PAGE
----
Berlin (dpa / tmn) - All in all, savers, investors and insured persons in Germany can react calmly to Brexit. Because many ambiguities have been clarified in advance. An overview.

- Saver: Anyone who has invested their money in a British bank may ask the question: is my assets safe? The answer is usually yes, because British banks also secure their customers' deposits, as the Stiftung Warentest in Berlin explains. Due to the exchange rate risk, however, no more than 80,000 euros should be invested with an institution. Some institutions such as the Bank of Scotland or Barclays Bank are now reportedly subject to German or Irish deposit insurance.

- Investors: In the meantime, Brexit has caused uncertainty on the stock exchanges. But now the unrest has subsided. It is not possible to predict whether the shares of British companies will suffer from the exit in the long term. However, according to the Stiftung Warentest, equity funds with a focus on Europe are still so widely diversified that they are suitable as a basic investment. If the UK's share of these products is too large, you can use global funds.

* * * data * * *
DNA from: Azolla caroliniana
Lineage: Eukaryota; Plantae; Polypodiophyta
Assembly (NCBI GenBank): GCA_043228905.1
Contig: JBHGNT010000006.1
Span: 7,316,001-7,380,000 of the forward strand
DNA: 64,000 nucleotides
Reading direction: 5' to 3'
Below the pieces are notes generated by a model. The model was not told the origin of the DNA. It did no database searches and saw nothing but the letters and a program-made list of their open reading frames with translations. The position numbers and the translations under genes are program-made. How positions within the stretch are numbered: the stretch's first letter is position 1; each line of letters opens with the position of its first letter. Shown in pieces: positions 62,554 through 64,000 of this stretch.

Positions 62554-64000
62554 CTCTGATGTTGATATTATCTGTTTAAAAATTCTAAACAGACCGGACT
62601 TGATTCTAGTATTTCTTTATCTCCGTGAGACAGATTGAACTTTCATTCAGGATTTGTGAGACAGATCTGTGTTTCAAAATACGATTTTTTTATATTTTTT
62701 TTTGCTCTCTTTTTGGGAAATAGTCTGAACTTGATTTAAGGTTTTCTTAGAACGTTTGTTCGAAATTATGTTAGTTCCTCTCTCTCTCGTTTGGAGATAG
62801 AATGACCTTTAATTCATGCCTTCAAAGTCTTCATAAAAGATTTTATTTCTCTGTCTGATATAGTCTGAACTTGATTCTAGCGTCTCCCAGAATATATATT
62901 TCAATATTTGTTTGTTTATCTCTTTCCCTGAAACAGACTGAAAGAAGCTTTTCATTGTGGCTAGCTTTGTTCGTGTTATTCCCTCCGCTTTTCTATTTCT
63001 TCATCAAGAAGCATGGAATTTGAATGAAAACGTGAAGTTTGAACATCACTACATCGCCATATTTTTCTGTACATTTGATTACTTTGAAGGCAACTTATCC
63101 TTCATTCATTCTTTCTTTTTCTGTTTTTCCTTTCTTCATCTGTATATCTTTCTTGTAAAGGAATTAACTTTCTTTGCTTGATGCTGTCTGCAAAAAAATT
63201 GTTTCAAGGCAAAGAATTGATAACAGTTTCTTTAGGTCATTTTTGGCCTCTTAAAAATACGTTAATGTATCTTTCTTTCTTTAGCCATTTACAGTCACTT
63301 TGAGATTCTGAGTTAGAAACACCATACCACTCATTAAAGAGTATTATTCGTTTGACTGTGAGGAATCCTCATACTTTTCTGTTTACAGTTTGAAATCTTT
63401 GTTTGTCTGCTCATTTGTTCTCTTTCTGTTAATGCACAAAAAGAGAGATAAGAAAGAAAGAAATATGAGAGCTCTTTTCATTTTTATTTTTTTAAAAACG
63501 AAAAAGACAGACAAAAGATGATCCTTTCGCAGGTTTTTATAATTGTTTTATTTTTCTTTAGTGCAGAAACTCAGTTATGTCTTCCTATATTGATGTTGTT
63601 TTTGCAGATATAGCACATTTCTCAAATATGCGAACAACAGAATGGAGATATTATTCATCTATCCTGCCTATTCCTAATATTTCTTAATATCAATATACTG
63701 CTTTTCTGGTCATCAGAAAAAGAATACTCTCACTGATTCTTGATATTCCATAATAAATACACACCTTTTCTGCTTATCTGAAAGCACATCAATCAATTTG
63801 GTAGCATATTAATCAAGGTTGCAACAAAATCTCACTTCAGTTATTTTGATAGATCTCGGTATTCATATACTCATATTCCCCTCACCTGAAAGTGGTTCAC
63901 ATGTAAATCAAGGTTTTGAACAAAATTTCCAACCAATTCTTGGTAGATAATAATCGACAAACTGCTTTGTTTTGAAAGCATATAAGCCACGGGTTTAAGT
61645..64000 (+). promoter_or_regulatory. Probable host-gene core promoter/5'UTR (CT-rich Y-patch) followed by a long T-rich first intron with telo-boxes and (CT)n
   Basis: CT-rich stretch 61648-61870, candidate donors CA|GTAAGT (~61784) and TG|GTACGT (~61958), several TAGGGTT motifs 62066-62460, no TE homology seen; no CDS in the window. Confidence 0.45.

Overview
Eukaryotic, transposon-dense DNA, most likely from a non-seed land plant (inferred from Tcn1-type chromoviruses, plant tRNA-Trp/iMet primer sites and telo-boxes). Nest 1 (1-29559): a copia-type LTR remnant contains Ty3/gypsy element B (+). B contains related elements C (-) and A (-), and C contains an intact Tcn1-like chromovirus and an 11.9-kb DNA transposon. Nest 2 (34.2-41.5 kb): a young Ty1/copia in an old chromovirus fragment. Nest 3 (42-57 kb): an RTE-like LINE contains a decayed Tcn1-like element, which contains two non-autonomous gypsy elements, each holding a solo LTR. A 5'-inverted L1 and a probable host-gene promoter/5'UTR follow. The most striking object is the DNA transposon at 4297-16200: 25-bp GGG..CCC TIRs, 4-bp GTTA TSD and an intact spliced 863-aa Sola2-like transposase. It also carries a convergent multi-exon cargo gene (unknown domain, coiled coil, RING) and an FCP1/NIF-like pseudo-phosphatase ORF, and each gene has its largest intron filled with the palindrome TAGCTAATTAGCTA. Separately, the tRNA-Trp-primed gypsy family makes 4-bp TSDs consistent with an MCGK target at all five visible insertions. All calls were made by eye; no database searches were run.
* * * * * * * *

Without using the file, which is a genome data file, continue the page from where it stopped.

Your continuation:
- Insured: British life insurers have now transferred EU citizens' contracts to subsidiaries in Luxembourg and Ireland. The Stiftung Warentest explains that the claims and guaranteed benefits are retained. But: The contracts at the subsidiaries are no longer under the protection of the British Financial Services Compensation Scheme (FSCS). This fund jumps in when a company goes bankrupt. There is no comparable customer protection in Luxembourg and Ireland.

Great Britain wants to leave the European Union at midnight Central European time on January 31.

Stiftung Warentest: Questions and Answers on Brexit

Fund overview of the Stiftung Warentest (some with costs)